Archive for June, 2009

How many times have you said “I need to start my own business,” but never took any action? Maybe you thought it would take too much time or money. Well, you are wrong on both counts. Starting a business in the State of Ohio is easy – just 4 steps – and costs less than $150.00.

Become the CEO you were destined to be by taking these actions NOW.
(more…)

Q: On FBO.gov, I found a Veterans Hospital in need of an Integrated Photovoltaic Roofing System. This was a perfect opportunity for my company and I immediately prepared a proposal. As I submitted it electronically, the on-line system stopped and demanded my CCR # to proceed. Mistakenly optimistic, I hot-linked over to the CCR site, but again, before the elusive # was bestowed, they ordered me to enter a DUNS#. Exasperated, yet unwilling to give up (I spent weeks on that ### proposal and wanted someone to read it!) I contacted the DUNS people for their unique numeric identifier. They were quite pleasant and promised me my DUNS identifier within a week after I gave them my company’s name, address and EIN#. Ooof. I hung up and mused whether I should begin hunting for the EIN# which, if it existed at all, would be found somewhere within my company’s un-filing system. Needless to say, no one read my proposal for the Integrated Photovoltaic Roofing System.

Can you help me make sense of this?

A: No. I cannot make sense of it, but I can explain it to you.
First, for our less informed readers, www.fbo.gov is THE site for federal business opportunities. The feds are the largest purchaser in the free world and buy whatever you sell. This robust site lets you match what you sell to what the feds are buying. But, because the feds use a variety of systems to collect, validate, store, identify, categorize, and electronically share data, your company and its wares must have identifiers. George Washington created the first standardized procurement system and wrote many identifiers himself, including my favorite “ a very good grade of rum for the men” and “the skin and hooves from the cow carcass”. Over the next couple of hundred years, the feds have continued the tradition by creating a variety of identifier systems to track the same information.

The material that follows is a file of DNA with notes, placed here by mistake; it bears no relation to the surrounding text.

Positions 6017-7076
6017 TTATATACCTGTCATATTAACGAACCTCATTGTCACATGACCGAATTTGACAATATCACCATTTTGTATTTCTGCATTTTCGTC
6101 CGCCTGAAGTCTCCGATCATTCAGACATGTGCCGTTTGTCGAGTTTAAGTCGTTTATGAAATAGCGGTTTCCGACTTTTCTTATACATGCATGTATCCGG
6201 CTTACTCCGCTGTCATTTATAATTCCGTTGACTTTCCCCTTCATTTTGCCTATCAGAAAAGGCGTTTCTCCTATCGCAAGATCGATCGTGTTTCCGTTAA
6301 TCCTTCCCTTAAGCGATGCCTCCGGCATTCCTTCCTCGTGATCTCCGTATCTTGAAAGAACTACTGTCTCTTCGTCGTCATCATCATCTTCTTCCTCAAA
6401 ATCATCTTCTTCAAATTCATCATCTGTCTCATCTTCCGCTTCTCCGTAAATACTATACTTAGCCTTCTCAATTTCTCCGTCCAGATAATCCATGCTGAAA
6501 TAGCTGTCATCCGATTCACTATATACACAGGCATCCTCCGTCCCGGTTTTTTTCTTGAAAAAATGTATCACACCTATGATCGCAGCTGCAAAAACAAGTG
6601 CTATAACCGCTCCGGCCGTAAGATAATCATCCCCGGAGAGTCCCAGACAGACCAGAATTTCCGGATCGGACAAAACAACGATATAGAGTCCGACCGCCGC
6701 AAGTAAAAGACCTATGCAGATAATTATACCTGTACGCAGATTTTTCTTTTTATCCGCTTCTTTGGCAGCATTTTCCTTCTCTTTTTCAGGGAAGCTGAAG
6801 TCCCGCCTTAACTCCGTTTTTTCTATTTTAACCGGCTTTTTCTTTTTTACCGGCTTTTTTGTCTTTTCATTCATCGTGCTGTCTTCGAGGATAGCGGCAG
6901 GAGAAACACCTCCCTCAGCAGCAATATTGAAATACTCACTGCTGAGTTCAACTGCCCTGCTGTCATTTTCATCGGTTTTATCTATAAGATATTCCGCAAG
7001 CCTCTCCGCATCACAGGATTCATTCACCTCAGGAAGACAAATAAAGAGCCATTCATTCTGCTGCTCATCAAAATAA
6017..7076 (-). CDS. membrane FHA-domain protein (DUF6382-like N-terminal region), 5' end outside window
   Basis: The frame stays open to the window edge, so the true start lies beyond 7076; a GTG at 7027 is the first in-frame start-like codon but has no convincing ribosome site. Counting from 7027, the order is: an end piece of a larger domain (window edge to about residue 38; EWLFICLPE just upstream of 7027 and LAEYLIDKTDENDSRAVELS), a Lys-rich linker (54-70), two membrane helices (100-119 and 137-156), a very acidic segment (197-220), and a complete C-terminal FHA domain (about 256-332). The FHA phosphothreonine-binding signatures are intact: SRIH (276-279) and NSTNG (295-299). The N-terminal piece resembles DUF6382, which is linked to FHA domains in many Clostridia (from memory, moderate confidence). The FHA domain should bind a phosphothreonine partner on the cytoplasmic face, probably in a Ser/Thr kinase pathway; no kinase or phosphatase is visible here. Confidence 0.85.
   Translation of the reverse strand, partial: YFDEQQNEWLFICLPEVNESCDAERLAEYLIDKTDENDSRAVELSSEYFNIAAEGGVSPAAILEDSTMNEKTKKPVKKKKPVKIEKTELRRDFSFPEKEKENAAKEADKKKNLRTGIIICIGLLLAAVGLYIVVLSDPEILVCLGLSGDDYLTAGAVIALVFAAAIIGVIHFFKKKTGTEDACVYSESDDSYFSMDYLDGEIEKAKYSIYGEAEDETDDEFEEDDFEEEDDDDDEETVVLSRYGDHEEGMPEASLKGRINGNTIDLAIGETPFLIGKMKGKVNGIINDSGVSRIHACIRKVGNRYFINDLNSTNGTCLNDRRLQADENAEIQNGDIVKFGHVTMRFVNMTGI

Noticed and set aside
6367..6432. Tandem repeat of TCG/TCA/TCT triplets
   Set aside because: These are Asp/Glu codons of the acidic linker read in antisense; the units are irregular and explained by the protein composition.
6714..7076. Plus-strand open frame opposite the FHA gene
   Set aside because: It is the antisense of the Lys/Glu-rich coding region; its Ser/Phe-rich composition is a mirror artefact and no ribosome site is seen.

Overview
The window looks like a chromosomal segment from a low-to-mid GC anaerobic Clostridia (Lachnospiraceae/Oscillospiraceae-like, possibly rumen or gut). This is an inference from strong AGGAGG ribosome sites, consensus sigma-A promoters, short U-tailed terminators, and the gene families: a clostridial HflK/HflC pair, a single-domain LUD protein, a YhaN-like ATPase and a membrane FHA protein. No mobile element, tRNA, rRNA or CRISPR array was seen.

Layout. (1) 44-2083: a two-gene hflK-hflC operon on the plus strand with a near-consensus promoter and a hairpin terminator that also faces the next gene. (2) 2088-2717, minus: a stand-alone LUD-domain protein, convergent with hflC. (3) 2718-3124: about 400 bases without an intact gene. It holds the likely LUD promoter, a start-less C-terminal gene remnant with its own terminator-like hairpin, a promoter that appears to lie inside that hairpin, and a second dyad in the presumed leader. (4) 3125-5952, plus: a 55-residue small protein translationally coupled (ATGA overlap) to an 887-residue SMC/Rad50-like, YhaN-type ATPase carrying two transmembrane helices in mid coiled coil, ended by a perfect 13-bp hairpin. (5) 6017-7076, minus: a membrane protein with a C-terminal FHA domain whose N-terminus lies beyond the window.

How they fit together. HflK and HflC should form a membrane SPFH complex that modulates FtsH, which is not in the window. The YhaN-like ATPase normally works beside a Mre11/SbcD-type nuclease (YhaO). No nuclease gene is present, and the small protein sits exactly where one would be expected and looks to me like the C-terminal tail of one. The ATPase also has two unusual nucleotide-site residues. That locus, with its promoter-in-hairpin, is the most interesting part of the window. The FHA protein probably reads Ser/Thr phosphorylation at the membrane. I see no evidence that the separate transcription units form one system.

These are the numbers you will need to get started (they are free if you follow my instructions):

  1. Employer ID Number (EIN). When incorporating your company, the state awarded you a charter number. You will need this number to complete IRS form SS-4. The IRS will issue your company an EIN.
  2. Upon receiving a company’s EIN and other information, Dun & Bradstreet provides a 9-digit number for each location of a business. It is free at http://fedgov.dnb.com/webform/displayHomePage.do
  3. The Central Contractor Registration (CCR) is the primary business database for the U.S. Federal Government and tracks company and financial information. You will need both yourEIN and DUNS numbers to be placed on the CCR. Note: During the CCR process you will also be assigned a CAGE code (Commercial and Government Entity) issued by the Defense Logistics Information Service and also asked to create a MPIN (Marketing Partner ID Number). With MPIN, you can access other fed systems such as the PPIRS (Past Performance Automated System) and the ORCA (Online Representations and Certifications Application. More information is at http://www.ccr.gov/doc/CCRUsersGuide.pdf
  4. Don’t forget your NAICS code (North American Industry Classification System). Developed in collaboration with Mexico and Canada, it classifies all economic activity into 20 industry sectors. You search and self-select NAICS codes for your company at http://www.census.gov/eos/www/naics/
  5. For each NAICS code, the Small Business Association determines the largest size that a business may be to remain classified and given preferential treatment for federal contracting. www.sba.gov/size

Why in the world would anyone go through this morass to make a sale? Because my friend, government contracting is very, very lucrative. In 2008, Lockheed Martin received contracts valuing $34,598,166,657.

Greg Knudson
Director, Rocket Ventures
knudson@rgp.org